“FDA is quite slow to take action involving standards violations. I’m speculating that a competitor put some heavy pressure on FDA,” he said. “It’s not the only way this happens, but for the FDA to put any resources into this, it would have to be somebody who really cared with some clout. Maybe a competitor who brought in a member of Congress to pressure the agency.”
De Cecco’s crime is that they called the product enriched pasta when it did not satisfy the FDA’s definition of pasta on account of being 2.1 mg/lb shy of iron.
Never mind that De Cecco has lots of other certifications and that it is perfectly safe to eat. Never mind that it is presumptuous for the American FDA to tell a major Italian pasta maker that they don’t know what the formula for pasta is. At the height of the pasta shortage, the government stopped De Cecco from importing any additional pasta and banned the product from the United States.
In the meantime, De Cecco pasta is still available from Canada.
When it comes to COVID testing, we are at the mercy of healthcare providers. This is by government design. They did not want widespread COVID testing to be done by amateurs. From the CDC’s website :
To help mitigate the impact of false results, all COVID-19 tests authorized to date are prescription-only, so that clinicians can interpret results for patients.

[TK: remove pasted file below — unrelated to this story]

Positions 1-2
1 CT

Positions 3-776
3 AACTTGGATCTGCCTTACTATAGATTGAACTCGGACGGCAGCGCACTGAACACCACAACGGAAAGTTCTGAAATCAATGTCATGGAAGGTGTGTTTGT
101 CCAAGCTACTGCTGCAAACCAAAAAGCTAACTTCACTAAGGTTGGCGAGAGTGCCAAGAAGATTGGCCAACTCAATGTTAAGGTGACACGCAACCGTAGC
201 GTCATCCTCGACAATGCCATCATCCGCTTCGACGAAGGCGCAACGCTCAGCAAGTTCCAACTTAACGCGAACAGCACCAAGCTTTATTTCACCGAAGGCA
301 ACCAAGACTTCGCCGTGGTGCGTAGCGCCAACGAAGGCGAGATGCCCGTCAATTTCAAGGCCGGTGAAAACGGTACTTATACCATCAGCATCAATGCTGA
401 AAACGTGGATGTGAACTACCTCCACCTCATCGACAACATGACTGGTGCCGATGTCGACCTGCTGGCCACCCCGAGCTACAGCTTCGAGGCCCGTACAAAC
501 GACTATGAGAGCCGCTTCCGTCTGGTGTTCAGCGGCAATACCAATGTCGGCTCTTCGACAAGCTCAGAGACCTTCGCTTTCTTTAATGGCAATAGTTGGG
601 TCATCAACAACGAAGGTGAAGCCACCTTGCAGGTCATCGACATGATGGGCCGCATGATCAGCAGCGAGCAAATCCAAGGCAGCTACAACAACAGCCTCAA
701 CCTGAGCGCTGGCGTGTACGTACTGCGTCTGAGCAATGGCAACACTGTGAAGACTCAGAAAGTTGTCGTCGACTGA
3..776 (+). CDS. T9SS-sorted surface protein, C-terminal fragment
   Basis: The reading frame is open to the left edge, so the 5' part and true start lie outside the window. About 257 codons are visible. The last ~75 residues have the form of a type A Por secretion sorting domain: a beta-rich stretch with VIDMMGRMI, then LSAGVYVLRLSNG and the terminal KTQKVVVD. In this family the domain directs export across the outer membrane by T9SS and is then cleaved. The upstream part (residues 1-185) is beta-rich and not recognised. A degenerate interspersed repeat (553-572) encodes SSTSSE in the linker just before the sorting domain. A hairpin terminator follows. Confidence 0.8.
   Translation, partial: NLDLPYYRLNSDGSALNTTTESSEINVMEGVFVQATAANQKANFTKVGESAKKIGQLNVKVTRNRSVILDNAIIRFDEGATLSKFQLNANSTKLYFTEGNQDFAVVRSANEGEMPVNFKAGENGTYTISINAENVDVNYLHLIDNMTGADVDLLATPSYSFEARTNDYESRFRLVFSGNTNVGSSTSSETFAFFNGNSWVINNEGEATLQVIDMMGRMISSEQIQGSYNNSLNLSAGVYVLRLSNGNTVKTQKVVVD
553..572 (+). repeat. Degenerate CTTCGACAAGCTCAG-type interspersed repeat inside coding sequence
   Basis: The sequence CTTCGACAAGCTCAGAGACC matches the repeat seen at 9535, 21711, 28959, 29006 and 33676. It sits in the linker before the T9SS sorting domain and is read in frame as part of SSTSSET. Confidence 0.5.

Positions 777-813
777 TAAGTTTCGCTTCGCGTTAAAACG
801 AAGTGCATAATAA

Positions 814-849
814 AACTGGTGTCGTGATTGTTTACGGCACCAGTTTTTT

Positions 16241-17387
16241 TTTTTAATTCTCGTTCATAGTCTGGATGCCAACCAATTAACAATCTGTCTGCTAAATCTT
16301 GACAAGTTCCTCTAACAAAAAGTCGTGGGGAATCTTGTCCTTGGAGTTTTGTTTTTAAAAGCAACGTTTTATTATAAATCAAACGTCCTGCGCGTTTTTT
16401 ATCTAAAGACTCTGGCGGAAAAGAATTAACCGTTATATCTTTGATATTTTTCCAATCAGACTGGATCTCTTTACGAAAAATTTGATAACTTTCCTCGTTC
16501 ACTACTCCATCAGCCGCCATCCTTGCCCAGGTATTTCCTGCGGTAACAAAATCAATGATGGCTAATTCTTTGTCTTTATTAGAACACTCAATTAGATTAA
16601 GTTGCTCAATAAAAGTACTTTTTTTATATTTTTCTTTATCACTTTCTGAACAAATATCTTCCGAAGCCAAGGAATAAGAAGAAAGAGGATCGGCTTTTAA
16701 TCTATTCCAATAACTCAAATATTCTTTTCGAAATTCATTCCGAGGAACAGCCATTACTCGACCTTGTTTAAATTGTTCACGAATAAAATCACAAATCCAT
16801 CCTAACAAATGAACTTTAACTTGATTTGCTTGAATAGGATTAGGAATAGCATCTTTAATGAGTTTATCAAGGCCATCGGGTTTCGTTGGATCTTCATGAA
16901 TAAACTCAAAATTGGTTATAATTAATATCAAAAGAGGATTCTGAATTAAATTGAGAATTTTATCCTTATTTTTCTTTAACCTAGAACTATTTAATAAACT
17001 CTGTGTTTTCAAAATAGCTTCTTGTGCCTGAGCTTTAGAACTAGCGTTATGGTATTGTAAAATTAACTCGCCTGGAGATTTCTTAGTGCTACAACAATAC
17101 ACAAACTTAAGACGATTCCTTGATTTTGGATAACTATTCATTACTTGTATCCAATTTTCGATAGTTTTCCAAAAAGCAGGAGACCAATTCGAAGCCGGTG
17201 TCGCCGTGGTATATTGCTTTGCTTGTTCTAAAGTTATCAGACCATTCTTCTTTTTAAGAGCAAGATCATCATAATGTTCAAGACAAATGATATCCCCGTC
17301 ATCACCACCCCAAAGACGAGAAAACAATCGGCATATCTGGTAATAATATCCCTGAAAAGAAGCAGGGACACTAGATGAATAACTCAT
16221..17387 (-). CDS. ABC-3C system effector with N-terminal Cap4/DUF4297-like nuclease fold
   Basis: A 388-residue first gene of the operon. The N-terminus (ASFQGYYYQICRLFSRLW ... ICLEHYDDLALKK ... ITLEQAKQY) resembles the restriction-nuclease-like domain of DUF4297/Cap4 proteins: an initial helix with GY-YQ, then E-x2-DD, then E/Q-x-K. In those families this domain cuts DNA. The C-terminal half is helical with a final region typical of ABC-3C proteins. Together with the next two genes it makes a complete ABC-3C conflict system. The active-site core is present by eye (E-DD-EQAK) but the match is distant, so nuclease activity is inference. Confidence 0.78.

In other words, you might get false positive or false negatives, and we wouldn’t want to trust you to be able to do the test properly.
During the Pandemic, we have all heard of people who have been exposed to COVID, isolated themselves, and then had repeated negative tests only to come down with COVID and finally test positive after experiencing symptoms. These stories are fairly widespread and indicate to me that there was a problem with the testing. We are told that no test is 100% accurate, and we accept that as the explanation for why so many tests are wrong.
On August 8, 2020, Steven Levy interviewed Bill Gates on Covid. In that interview , Gates was asked.
But people aren’t getting their tests back quickly enough.
Well, that’s just stupidity. The majority of all US tests are completely garbage, wasted. If you don’t care how late the date is and you reimburse at the same level, of course they’re going to take every customer. Because they are making ridiculous money, and it’s mostly rich people that are getting access to that. You have to have the reimbursement system pay a little bit extra for 24 hours, pay the normal fee for 48 hours, and pay nothing [if it isn’t done by then]. And they will fix it overnight.
Why don’t we just do that?
Because the federal government sets that reimbursement system. When we tell them to change it they say, “As far as we can tell, we’re just doing a great job, it’s amazing!” Here we are, this is August. We are the only country in the world where we waste the most money on tests. Fix the reimbursement. Set up the CDC website. But I have been on that kick, and people are tired of listening to me.
Perhaps you are tired of hearing from Bill Gates, or perhaps this is the first you are hearing about it.
Because of federal government reimbursements, government tests are wasted time, resources, and money. Unfortunately, the government won’t allow you to do your own test. It doesn’t trust you to be accurate.
We hears that the government’s accuracy was perhaps 70% . Only recently has the accuracy of tests been challenged as some test’s accuracy seems to have dropped to 41% . That’s not much better than a spin of the wheel.
Photo by Hello I’m Nik on Unsplash